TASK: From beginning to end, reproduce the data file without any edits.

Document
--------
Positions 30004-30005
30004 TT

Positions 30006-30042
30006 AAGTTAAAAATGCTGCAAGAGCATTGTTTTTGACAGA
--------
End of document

Positions 30004-30005
30004 TT

Positions 30006-30042
30006 AAGTTAAAAATGCTGCAAGAGCATTGTTTTTGACAGA